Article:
I wonder why we need to denigrate other religions in order to uphold our own?

Tuesday, January 05, 2010


We went to see Avatar on the weekend with friends. We had advance tickets and arrived early, yet the theatre was still close to full when we got there.

The movie is visually spectacular, although I got a touch of seasickness with the 3D technology. Even those who love the film admit that the plot is weak -- nasty humans leave the Earth they have ruined and colonize an edenic planet (Pandora) with humanoid creatures called the Na'vi that have learned to live in harmony with all other living things. One of the bad guys becomes a good guy when he lives with the Na'vi through an avatar. He also falls for the tough but hot Na'vi princess. Bad guys decide to smack down good guys to get more "unobtainium" (pulleeze!) and mighty battle ensues. One reviewer suggests that it is essentially Dances With Wolves In Space.

Would I recommend it? Honestly who cares what I think --resistance is futile, to quote from another space cowboy series. The experience of the 3D is worth it in itself. My wife Ruth observed, rightly I figure, that people still crave spiritual meaning and Avatar serves up a dose of it. We were in the church of cinema on a Sunday evening and the congregation was packed in there. Pandora even has a monumental tree of souls, which sounds a lot like the biblical tree of life to me.

So what did those of you who have seen it think Are others planning to go?

Monday, January 04, 2010

Quality of Life

A decade ago we marked the new millenium by ringing the bell at the church I served in the heart of Halifax. A reporter from Maclean's magazine got wind of this and included it in the next issue which looked at what communities did across the country to mark the occasion. We were pleased. Our twelve and fourteen year old daughters were mortified. Now the whole country knew they were losers, spending New Year's Eve with their parents!

Where did that decade go? This morning the CBC asked people on the street if they were better off now than a decade ago. Some said no, because the economy stinks. One young woman said yes because of texting and Facebook. Hmm. A couple said yes, because they are healthy and fed and blessed by family.

Of course we all have different "Quality of Life" indexes. I wonder if we measure wellbeing differently because we are Christians? Gratitude and appreciation of life aren't necessarily dependent on faith of any kind, but we might assume that our relationship with God makes a difference. During the past decade my father died and there have been other situations which have been "less than optimal" in my life. Yet I am grateful to God for so much.

What would your answer be? I suppose I'm asking what that answer is!

Saturday, January 02, 2010

Making Peace with Creation in 2010

As you know, Pope Benedict and I don't often see eye to eye, although the word out there is that he is not concerned about my opinion of him.

I wasn't sure what to think after hearing about his New Year's message. He called for respect amongst all peoples, regardless of nationality and colour (religion too?) He expressed concern for the children of the world affected by violence and war. And he offered that peace in our world requires us to also make peace with and protect creation. To these themes I can say yes, yes, and yes. What's not to like here?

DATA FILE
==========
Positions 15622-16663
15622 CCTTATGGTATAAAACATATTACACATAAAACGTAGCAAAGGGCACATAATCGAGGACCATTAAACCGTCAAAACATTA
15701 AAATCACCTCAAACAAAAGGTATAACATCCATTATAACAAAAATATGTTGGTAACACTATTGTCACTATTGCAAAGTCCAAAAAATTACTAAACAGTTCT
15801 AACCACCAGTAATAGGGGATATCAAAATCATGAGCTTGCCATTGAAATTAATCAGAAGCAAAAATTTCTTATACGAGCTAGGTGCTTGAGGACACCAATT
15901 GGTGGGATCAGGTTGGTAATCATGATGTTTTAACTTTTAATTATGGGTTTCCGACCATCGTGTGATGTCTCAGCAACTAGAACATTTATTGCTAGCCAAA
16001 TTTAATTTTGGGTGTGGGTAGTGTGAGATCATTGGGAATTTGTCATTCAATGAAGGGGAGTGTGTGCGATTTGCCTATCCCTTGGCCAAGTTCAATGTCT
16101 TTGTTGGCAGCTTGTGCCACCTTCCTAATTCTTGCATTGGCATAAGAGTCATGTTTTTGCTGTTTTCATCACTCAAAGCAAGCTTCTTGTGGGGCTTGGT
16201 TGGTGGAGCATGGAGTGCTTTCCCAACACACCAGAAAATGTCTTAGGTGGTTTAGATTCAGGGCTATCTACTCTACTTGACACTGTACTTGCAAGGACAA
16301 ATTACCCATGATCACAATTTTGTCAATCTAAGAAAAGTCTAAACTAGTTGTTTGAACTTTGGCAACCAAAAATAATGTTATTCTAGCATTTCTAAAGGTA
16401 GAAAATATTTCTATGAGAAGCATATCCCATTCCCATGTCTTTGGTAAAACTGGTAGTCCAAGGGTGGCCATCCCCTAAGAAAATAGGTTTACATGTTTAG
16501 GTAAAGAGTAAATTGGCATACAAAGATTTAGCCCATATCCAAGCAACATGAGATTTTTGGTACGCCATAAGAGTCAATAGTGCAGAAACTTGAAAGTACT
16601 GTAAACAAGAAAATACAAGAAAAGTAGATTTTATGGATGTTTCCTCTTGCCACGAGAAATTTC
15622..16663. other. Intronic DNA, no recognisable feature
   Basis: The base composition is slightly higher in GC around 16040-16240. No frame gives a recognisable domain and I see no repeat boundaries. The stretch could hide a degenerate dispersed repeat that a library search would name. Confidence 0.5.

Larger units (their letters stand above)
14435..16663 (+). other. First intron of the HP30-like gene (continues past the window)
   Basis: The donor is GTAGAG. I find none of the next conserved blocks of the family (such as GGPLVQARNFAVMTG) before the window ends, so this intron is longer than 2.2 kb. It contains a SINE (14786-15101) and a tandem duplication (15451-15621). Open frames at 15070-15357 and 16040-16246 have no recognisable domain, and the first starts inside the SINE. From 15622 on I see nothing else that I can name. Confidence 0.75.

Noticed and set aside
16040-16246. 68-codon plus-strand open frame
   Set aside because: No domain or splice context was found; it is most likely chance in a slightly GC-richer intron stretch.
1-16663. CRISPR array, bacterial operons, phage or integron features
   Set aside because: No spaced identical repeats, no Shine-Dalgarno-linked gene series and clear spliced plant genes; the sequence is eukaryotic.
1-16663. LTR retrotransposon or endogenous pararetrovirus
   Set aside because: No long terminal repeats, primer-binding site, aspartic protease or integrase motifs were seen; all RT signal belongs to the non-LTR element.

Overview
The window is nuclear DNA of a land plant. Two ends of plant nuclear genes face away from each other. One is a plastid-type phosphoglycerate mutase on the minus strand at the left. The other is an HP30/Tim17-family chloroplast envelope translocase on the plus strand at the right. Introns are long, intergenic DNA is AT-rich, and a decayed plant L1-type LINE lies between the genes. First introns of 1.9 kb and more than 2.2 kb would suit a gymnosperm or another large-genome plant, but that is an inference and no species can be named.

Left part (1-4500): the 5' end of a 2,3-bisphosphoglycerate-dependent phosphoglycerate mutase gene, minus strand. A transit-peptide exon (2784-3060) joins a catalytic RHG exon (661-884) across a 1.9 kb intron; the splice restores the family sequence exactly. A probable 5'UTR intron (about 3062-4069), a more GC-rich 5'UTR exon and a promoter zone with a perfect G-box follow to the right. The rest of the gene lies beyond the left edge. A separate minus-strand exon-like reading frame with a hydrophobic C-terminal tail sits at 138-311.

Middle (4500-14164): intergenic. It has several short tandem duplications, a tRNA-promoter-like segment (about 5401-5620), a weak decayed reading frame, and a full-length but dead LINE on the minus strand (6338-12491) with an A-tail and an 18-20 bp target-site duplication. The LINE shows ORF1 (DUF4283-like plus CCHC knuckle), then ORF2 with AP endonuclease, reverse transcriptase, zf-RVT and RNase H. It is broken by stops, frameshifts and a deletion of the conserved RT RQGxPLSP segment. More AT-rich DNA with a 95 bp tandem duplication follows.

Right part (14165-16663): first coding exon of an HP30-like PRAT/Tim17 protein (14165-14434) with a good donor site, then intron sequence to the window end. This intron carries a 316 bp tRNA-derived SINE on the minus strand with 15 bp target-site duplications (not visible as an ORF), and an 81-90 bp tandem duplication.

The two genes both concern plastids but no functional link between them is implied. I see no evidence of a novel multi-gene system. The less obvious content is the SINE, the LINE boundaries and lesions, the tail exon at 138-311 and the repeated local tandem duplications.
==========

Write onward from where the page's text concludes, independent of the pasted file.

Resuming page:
The call for respect of the natural world follows up on a December 8th message on World Peace Day entitled "If you want to cultivate peace, protect creation. In it he says

"Respect for creation is of immense consequence, not least because “creation is the beginning and the foundation of all God’s works”, and its preservation has now become essential for the pacific coexistence of mankind. Man’s inhumanity to man has given rise to numerous threats to peace and to authentic and integral human development – wars, international and regional conflicts, acts of terrorism, and violations of human rights. Yet no less troubling are the threats arising from the neglect – if not downright misuse – of the earth and the natural goods that God has given us. For this reason, it is imperative that mankind renew and strengthen “that covenant between human beings and the environment, which should mirror the creative love of God, from whom we come and towards whom we are journeying”.

Now if he could use the term "humankind" I would be downright happy.

What do you think of the pope's themes for this year?

Friday, January 01, 2010

House Cleaning

Happy New Year good reader! Since some of you were kind enough to read and respond on Christmas, Day I'll muse a bit this morning as well.

I'm aware that in some cultures the beginning of the New Year is a time for literal housekeeping and turfing out unnecessary stuff. One tradition encourages throwing it out a window!

I wonder if there is a spiritual equivalent. In the Sermon on the Mount Jesus invites us to live simply and forgiveness was a recurring theme in his teaching. Are the lingering resentments piling up around us? Are we so "stuff" focussed that it blocks our spiritual view?

As you enter the New Year, do you have any spiritual resolutions about simplying your life or letting go of past wrongs ? Letting go of worries? How do you hope God will be with you in 2010?

Thanks again for reading and reflecting.